College blow for learning disabilities

SUFFOLK College is to stop providing courses for people with learning disabilities from September, it emerged today.The college says it will be working with other organisations, like Suffolk County Council's social services department, to provide alternatives.

SUFFOLK College is to stop providing courses for people with learning disabilities from September, it emerged today.

The college says it will be working with other organisations, like Suffolk County Council's social services department, to provide alternatives.

But the council say their own funding for adult education has been reduced and they have no spare cash available.

Dr Peter Funnell, the college's assistant principal, said: "We want to ensure these people have proper opportunities to progress and move on.

"We are not really in a position to run provision for people year after year which is not challenging them and not progressing them. That's not what a college does.

"There may well be people who require the kind of therapy that can be gained from learning but there are a number of other agencies that provide that sort of support.

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"If there's a social care need for students with learning difficulties it's not really for the college to meet that obligation."

Dr Funnell said the college has been working closely with social services and voluntary organisations to look at alternatives and said it was a relatively small number of students that would be affected.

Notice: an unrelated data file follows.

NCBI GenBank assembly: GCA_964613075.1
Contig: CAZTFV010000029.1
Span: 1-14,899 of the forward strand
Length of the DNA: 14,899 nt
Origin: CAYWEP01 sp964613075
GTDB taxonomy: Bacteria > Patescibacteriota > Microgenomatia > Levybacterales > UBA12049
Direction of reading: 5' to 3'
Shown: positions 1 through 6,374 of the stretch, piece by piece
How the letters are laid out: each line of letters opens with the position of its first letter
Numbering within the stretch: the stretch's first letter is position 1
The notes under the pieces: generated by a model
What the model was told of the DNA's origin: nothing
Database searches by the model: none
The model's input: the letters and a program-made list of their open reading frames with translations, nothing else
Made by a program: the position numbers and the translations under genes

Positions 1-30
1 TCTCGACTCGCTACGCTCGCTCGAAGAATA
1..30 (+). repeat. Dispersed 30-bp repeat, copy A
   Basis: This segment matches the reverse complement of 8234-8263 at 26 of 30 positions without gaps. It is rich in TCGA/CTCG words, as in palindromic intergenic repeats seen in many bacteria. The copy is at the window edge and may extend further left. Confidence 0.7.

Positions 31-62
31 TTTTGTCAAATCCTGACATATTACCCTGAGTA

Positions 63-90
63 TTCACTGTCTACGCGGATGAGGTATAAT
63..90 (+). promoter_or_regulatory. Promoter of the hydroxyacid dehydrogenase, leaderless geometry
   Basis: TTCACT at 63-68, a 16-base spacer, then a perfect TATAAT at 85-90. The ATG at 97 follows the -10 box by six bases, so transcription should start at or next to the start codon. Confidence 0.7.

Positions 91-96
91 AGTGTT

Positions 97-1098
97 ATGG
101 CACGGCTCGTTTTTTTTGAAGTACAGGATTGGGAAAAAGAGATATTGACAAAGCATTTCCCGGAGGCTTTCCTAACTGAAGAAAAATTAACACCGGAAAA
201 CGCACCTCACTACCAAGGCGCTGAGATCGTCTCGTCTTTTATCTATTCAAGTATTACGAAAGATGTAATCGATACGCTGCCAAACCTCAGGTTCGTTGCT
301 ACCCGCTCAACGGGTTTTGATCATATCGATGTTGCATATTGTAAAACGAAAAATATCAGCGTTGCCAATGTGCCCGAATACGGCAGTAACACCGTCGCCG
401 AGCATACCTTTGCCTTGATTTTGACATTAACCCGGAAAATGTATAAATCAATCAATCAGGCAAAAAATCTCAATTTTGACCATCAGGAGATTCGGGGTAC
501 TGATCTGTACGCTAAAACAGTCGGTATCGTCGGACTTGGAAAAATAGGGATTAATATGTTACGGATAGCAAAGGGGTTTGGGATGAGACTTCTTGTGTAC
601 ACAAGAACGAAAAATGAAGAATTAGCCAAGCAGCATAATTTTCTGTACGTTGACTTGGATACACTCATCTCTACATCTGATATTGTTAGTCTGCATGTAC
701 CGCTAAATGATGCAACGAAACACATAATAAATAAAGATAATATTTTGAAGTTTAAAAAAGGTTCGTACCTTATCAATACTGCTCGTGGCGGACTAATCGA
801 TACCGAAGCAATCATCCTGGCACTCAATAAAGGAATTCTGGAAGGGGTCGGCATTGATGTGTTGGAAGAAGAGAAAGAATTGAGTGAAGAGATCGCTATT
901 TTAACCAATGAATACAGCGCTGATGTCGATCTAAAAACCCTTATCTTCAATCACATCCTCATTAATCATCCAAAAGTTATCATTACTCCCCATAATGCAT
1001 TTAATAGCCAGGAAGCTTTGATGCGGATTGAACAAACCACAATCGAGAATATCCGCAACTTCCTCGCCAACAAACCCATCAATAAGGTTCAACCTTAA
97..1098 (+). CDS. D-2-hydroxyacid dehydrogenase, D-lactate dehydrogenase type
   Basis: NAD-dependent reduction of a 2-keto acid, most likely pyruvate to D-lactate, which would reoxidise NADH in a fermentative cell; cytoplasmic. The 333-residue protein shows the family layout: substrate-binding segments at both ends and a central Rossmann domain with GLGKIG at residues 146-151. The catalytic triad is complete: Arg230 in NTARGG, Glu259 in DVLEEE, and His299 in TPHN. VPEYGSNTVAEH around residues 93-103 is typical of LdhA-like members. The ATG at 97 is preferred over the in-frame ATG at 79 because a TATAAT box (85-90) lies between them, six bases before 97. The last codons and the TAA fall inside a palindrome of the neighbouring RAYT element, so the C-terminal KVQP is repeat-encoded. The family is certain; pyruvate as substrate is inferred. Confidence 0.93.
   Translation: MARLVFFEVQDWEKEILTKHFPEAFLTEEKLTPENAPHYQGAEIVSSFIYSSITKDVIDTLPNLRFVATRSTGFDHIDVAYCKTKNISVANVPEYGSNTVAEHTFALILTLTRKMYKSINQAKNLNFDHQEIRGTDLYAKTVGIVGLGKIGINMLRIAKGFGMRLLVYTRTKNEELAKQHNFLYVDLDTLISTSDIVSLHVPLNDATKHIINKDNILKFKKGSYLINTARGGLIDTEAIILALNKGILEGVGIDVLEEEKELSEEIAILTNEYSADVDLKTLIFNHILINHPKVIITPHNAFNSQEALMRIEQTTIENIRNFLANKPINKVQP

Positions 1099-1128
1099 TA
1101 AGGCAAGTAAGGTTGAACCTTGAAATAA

However, a spokesman for the council's social services department said: "We are disappointed with this decision by Suffolk College.

"We have recently been made aware of the closure of the courses, and we are considering the impact this will have.

"We are keen to work with the college to see whether there are some ways our social care and adult education staff can help to devise some sort of replacements, but there is little time and no spare funding to do so."

Jane Midwood, county councillor with responsibility for adult care and community services, said: "Our adult and community learning service is funded by government through the Learning and Skills council who have reduced our funding.

"We would have liked reasonable notice of these changes, and will do what we can now to help, but we have no funds to run such courses."

Although specialist courses for students with learning disabilities at the college will be stopped they will still be able to enrol on other courses at the college.

Dr Funnell said the college is not receiving the right kind of funding to carry on with the courses but stressed that it was not purely a cost-cutting move.

He said: "It is not serving anyone's interests to try and provide services that we are not funded to provide."

Will you be affected by these changes? Write to Your Letters, Evening Star, 30 Lower Brook Street, Ipswich, IP4 1AN or send us an e-mail to eveningstarletters@eveningstar.co.uk

Suffolk College's decision to stop the classes has provoked mixed reactions from local learning disability charities.

Colin Poole, chief executive of Optua (formerly Rethink Disability), said: "Suffolk College has a legal responsibility to ensure students with learning disabilities can access courses and I'm sure they will support genuine learners in this.

"Optua runs life-skills courses in Ipswich for people with learning disabilities and we also find we have to ensure the same people do not simply re-enrol each time, as many people are attracted by the social side of learning.

"We are pleased people enjoy our courses but there is a need for people to move on and give other people the opportunity to learn. The college appears to be taking a similar view."

Steve Allman, chief executive of Out and About - an Ipswich-based charity for people with learning disabilities, said: "We would hope the "special" courses are being replaced by enabling learning disabled students to study alongside their non-disabled peers, with a clear mechanism for support of students and staff."

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